07.01.2008 0

Socialized Medicine is Less Efficient, More Expensive

  • On: 07/16/2008 16:35:38
  • In: Health Care
  • A compelling – and somewhat shocking – new report has revealed that taxpayer-funded universal healthcare could wind up being more costly and less efficient than its private sector alternatives.

    What makes the report compelling is that it comes at a time when the leading left-wing politicians are falling all over themselves to promise just the opposite. What makes it shocking is where it comes from: Harvard University.

    John Goodman at the National Center of Policy Analysis (NCPA) has summarized the findings of Harvard’s National Bureau of Economic Research (NBER), which note that:

    • Publicly-financed healthcare systems throughout the world have not shown any evidence in the ability to control the healthcare costs;
    • Those systems only seem to be modestly progressive because while the rich may, in fact, end up paying more, the limits of taxpayer funding will limit the options for everyone else;
    • Marginal increases in government spending, if used on specialists and elective procedures, may actually be regressive because it deprives the poor of costlier treatments;
    • Public healthcare has little impact on economic inequalities;
    • And, increased government spending on healthcare tends to reduce financing of other public services.

    In other words, the promises Americans have heard that universal healthcare will keep costs down, would bring better healthcare to the poor, will be more efficient, will help bring economic equality to our society, and will be affordable by taxpayers – these are all a sham.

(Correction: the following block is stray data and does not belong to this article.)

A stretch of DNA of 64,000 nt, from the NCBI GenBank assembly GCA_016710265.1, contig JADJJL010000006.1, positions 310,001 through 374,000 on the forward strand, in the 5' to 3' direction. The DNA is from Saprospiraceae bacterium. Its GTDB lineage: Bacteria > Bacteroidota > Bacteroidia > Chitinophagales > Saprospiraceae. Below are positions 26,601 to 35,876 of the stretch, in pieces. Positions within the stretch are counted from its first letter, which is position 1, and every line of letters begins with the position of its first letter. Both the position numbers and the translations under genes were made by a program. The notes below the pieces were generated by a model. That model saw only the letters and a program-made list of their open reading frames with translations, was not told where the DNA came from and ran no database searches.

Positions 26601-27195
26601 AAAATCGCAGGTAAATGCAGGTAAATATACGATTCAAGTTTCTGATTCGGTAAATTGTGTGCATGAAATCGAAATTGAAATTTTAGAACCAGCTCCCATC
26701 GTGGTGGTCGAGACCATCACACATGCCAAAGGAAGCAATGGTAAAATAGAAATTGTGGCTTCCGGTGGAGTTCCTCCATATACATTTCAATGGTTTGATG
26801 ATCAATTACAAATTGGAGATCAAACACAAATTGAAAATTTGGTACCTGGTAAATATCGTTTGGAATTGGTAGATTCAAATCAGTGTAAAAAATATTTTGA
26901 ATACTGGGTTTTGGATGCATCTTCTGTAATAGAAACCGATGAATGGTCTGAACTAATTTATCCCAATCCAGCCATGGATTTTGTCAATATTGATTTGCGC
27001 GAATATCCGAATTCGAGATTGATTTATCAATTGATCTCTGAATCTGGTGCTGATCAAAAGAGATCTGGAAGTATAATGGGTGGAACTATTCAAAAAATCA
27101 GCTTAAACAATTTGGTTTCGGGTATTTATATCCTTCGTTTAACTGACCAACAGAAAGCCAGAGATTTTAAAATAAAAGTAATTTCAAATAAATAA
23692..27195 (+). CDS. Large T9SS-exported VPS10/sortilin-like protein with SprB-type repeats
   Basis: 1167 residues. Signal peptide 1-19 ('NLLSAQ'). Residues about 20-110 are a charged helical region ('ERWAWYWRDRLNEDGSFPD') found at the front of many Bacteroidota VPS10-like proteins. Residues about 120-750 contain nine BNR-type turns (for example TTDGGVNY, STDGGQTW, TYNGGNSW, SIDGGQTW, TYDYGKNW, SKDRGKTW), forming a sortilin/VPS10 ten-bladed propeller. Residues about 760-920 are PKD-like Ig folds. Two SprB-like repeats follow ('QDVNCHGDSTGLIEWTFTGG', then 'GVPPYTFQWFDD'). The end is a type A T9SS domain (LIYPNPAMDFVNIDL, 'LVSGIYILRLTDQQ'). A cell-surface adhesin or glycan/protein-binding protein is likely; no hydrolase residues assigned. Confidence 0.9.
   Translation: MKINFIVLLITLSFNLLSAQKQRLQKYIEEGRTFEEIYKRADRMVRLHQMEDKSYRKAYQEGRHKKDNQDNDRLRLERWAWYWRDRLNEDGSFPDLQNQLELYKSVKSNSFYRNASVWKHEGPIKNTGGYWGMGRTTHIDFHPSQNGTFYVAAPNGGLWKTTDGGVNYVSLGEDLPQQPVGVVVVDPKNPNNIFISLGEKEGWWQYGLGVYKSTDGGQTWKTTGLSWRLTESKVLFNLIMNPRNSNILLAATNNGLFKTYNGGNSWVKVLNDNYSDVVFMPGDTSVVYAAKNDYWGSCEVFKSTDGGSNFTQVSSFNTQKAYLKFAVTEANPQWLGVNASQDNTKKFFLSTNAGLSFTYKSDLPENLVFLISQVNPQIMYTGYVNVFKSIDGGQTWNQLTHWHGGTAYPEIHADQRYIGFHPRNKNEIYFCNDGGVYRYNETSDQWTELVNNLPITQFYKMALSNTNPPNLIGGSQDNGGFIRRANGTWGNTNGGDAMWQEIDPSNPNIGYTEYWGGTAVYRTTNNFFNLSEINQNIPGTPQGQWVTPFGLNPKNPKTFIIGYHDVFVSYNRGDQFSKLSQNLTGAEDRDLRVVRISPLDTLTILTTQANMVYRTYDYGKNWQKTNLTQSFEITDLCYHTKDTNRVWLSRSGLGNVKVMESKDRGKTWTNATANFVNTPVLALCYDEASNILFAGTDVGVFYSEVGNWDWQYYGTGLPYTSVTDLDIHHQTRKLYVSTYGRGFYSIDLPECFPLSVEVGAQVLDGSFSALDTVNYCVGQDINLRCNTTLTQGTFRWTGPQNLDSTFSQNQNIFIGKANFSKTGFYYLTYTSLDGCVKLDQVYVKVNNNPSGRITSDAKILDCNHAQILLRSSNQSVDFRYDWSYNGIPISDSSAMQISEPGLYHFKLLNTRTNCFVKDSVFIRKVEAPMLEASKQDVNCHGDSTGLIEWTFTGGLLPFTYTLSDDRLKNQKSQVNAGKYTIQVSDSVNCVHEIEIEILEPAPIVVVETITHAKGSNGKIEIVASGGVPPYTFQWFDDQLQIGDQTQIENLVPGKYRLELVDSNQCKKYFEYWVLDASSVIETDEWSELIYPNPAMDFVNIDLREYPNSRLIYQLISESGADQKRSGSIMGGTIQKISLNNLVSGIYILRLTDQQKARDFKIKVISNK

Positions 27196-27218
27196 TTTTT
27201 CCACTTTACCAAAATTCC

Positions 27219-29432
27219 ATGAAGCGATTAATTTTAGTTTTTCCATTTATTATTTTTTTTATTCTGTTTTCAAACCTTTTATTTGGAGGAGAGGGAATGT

The author of the study notes that publicly-provided healthcare is less efficient at providing and delivering services than private healthcare:

    “In general, financing systems are more efficient the less they distort individuals’ choices (around work, consumption, investment, etc.) In this sense, private insurance … and out-of-pocket payments are fully efficient.” (Glied, 6)

    It appears that Harvard, for far too long a veritable bastion of socialist balderdash, has dusted off its motto and retrieved its legacy: Veritas – for the health of all involved.

    ALG Perspective:
    Universal healthcare will mean longer waits for treatment, because there will be more use of unnecessary elective procedures. It will mean that costs will go up because it will limit competition. It will mean that overall everyone will receive poorer quality of care. And generally speaking, the larger government bureaucracies become, the less they are able to help those who cannot help themselves. Those who can afford healthcare should be allowed to continue to do so without having to subsidize the weight of a universal system which will undermine everyone’s care including their own.

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